Avoiding two Ditches of Family: Part 1
Ditches for Family Leaders
I have a confession to make. Before I got married, I went through a battery of books and DVDs that would help prepare me for marriage, so that Laurie and I would be on sound footing for the early (and late) years of marriage. This type of work is what is necessary to have a solid marriage. A good marriage takes work and effort, and that was on my radar screen before marriage.
With our first child, however, I went about my parenting as if raising believing children came naturally, without work. I had never considered the idea of family driven faith. Pretty shameful—as if Deuteronomy 6, Psalm 78, and Ephesians 6 didn’t mean anything until.
Since discovering the joy of family worship, my major struggle as the leader of my family has involved two ditches. Our goal is to be on the smooth road, yet we have a tendency to swing our car from one ditch to another. I see two ditches on our road of faithfulness as a neglect of the family, or an idolization of the family. (I write this with men in mind, though I hope women can take the ideas presented here and mold them to your profound position in raising the next generation)
The First Ditch: Neglect of family
Neglecting to raise your children to love the Lord. Now, don’t get me wrong—the Holy Spirit converts. I cannot give my child the “Christian shot” at the age of seven. What I mean by raising children to love the Lord is that Christ is the center of the house, and we faithfully put Christ before our children.
What the ditch looks like?
Allow me to lay out some parameters. For men, it is their physical absence (over-working, over-playing, over-hobbying—all of these done outside of the context of the home), OR their emotional absence (much tougher for men—but the lack of being that solid rock for the family), OR their spiritual absence (no plan or purpose for parenting, no leadership in spiritual things, or farming the child off to the church so the “professionals” can raise your child).
This ditch has major impact on a family. Our children can be wounded by never having the attention of their father. And we will have regret—the “I missed it” or “I blew it” thoughts that wreak havoc. Neglecting your family is a problem that too many of us fall trap to and will later have to clean up the negative effects.
What is the solution?
The gospel. Christ Jesus came into the world to save sinners—from Saul the murderer to Peter the denier. Repent, and embrace one of the greatest callings in the world—raising the next generation to trust the Lord.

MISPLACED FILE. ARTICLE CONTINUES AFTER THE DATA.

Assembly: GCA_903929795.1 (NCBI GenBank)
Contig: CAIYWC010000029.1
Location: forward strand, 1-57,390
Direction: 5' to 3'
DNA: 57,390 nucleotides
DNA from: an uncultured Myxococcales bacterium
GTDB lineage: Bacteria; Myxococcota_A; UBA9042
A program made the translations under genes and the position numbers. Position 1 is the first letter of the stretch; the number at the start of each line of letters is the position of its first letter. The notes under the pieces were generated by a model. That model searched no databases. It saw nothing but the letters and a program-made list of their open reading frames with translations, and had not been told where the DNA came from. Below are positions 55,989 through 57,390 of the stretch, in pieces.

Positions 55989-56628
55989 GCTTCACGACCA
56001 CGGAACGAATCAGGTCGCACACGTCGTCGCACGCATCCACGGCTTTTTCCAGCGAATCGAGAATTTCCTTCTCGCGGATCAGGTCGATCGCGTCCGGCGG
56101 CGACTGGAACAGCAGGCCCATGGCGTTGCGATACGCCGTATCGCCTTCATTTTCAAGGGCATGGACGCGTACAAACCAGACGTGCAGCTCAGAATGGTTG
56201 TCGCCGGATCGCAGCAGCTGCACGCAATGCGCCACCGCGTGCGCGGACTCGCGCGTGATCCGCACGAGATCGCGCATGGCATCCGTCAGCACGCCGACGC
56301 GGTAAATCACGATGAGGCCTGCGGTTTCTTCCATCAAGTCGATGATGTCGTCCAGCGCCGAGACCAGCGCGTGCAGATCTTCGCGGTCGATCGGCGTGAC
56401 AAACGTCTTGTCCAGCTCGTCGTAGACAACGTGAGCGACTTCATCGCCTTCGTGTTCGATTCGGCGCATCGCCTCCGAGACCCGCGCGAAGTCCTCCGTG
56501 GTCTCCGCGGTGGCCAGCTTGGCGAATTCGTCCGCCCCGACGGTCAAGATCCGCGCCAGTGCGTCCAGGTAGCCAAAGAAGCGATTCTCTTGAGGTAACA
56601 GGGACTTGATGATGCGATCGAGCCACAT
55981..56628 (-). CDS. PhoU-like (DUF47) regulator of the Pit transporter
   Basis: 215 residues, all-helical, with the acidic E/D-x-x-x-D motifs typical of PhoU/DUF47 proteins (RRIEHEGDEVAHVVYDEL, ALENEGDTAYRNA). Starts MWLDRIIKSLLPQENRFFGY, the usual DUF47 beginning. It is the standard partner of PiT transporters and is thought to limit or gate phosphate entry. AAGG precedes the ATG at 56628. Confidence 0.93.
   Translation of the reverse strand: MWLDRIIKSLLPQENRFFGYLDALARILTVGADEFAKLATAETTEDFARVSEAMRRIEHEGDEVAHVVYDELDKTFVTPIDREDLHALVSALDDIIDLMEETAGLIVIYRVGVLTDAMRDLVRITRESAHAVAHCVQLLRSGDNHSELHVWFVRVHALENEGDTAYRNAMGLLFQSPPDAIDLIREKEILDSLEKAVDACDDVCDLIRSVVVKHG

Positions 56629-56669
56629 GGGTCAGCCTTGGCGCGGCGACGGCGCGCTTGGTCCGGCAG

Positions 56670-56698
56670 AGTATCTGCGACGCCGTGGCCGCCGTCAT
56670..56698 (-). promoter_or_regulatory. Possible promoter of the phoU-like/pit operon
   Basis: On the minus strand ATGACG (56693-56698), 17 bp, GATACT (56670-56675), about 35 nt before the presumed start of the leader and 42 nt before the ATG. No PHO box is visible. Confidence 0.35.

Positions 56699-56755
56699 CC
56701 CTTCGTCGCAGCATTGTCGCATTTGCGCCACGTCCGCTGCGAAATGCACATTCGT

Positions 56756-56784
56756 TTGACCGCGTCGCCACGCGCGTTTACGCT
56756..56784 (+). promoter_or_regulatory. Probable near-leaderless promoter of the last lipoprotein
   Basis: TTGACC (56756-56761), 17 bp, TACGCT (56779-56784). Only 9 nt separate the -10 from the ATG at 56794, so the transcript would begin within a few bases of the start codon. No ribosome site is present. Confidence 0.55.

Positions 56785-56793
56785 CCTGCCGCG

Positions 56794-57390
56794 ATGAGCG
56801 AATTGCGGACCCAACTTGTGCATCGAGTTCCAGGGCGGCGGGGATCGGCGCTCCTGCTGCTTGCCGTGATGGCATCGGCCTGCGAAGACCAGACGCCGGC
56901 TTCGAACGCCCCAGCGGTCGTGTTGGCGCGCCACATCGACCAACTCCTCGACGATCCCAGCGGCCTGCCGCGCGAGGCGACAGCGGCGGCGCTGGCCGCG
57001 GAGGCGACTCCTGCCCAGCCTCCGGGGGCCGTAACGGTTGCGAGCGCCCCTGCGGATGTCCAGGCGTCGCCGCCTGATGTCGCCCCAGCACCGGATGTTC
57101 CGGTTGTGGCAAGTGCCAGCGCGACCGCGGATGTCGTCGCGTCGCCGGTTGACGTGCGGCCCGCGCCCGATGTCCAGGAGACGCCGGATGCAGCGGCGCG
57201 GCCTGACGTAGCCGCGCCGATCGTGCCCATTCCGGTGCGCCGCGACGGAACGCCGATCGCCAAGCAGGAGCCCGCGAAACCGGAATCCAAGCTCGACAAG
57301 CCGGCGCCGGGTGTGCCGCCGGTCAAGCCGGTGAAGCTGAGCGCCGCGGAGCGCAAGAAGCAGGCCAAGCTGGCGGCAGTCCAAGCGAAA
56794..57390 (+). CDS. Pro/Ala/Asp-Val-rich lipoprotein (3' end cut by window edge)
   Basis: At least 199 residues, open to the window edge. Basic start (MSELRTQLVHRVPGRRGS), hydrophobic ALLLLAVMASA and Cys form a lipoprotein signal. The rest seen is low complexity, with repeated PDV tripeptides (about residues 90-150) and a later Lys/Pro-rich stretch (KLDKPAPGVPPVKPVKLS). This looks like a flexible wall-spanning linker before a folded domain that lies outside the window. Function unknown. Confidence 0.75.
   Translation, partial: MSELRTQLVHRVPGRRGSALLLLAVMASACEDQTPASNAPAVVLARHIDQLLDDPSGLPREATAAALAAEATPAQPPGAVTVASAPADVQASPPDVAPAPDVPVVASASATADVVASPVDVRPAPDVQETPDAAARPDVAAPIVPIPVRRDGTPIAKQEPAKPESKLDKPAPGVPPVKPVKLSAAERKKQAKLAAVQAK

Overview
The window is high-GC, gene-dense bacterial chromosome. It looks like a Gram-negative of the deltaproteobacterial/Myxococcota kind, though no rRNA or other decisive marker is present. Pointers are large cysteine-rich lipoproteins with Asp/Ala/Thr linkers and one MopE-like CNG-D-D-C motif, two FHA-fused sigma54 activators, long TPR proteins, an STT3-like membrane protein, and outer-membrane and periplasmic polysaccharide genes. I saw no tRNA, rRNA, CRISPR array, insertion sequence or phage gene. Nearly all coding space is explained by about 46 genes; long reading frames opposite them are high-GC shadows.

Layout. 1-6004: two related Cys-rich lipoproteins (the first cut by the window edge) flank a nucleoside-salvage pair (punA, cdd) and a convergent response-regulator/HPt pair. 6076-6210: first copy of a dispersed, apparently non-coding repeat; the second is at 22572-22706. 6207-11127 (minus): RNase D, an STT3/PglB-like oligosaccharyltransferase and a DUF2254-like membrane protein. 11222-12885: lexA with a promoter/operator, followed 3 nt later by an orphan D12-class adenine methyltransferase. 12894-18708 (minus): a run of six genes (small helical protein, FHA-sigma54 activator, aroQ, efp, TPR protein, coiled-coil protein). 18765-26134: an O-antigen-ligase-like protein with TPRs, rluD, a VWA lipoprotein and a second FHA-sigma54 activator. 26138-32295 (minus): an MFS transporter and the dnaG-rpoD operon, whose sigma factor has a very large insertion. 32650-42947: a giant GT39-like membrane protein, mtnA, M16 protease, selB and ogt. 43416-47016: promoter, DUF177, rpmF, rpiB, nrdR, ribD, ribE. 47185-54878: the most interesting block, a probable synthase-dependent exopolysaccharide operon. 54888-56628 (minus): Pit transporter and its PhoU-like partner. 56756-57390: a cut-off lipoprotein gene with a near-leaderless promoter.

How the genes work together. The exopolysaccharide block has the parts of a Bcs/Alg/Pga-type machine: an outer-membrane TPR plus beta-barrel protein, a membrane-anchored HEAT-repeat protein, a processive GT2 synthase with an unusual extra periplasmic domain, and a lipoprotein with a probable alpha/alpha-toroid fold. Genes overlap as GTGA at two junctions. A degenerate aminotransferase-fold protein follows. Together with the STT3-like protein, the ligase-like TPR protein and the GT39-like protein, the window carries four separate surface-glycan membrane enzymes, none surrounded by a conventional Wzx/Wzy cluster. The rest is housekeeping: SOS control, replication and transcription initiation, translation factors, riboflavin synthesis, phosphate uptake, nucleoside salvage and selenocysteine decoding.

Where the rubber meets the road: Here’s a question I’ve been mulling over in my mind: Since you only have one shot at this life, what is the best use of your time here on earth? Then there is a litany of questions that you should answer over time: Why am I here on earth? What is the most important thing to me? How am I making what I say is the most important thing to me actually the most important thing to me? What can I do tomorrow that will impact my family most for Christ? How can I start to lead my family in a way that honors Christ? Should I leave my nice job that sucks me dry but gives us a good lifestyle and a good retirement to be more involved in the life of my family? Where is the balance between the two?
Lots of questions.
I have no answers for you—that’s between you, your family, and Jesus. However, my plea for you if you have neglected your family is that you would repent and get back into the game. Start small—you’re not going to climb Mt. Everest in a day. Start by making sure your family prays together at meal time. Goodness, even if that is hard—make sure your family at least has a meal time together. Start small, and when you don’t get it right all the time, try again. There isn’t a great father around who doesn’t miss a day (or a week). What sets the great fathers apart is that they keep at it.
1) Remember men that you have accountability and a friend in the process. Your wife is invaluable to you. She is your helper suitable. Partner with her in this—you set the spiritual tone of the family, but if you can’t read well, let her read. She might ask great questions that get the family thinking. She might play an instrument and sing better than you. In fact, she might be better at everything that you think of to do! I know that’s true in the Zanger household! However, you—fathers—you take the lead. You take the initiative.
2) Involve another man or a group of men in this process. Learn from each other—what has worked, what hasn’t worked. Hold each other accountable. In this day and age of texting, Facebook, Twitter, notifications, etc., use those things to help you in this battle to be the spiritual leader of your family. Check in once a week with your accountability partner and share your struggles, your victories, and your ideas. Encourage each other when you fail. Remember the great gospel of Christ—Christ didn’t die for you so that you, by your effort, could work your way to heaven. Even this “good work” of raising the next generation to love Christ was brought about completely by the grace and mercy of God (Ephesians 2:1-10).
3) Read books and use helps. Family Worship by D.A. Carson is highly recommended. Get a good children’s Bible. Get some good books that will help and guide you as you teach your children. Big Truths for Young Hearts by Bruce Ware comes to mind. Use catechism. Use creeds. Use confessions. There is ample material for you out there—you don’t have to create it all yourself. Finally, and most importantly, keep in mind the goal of it all—the glory of Jesus Christ.
The Second Ditch
In my next article (Lord willing), I will examine the second ditch—idolization of the family.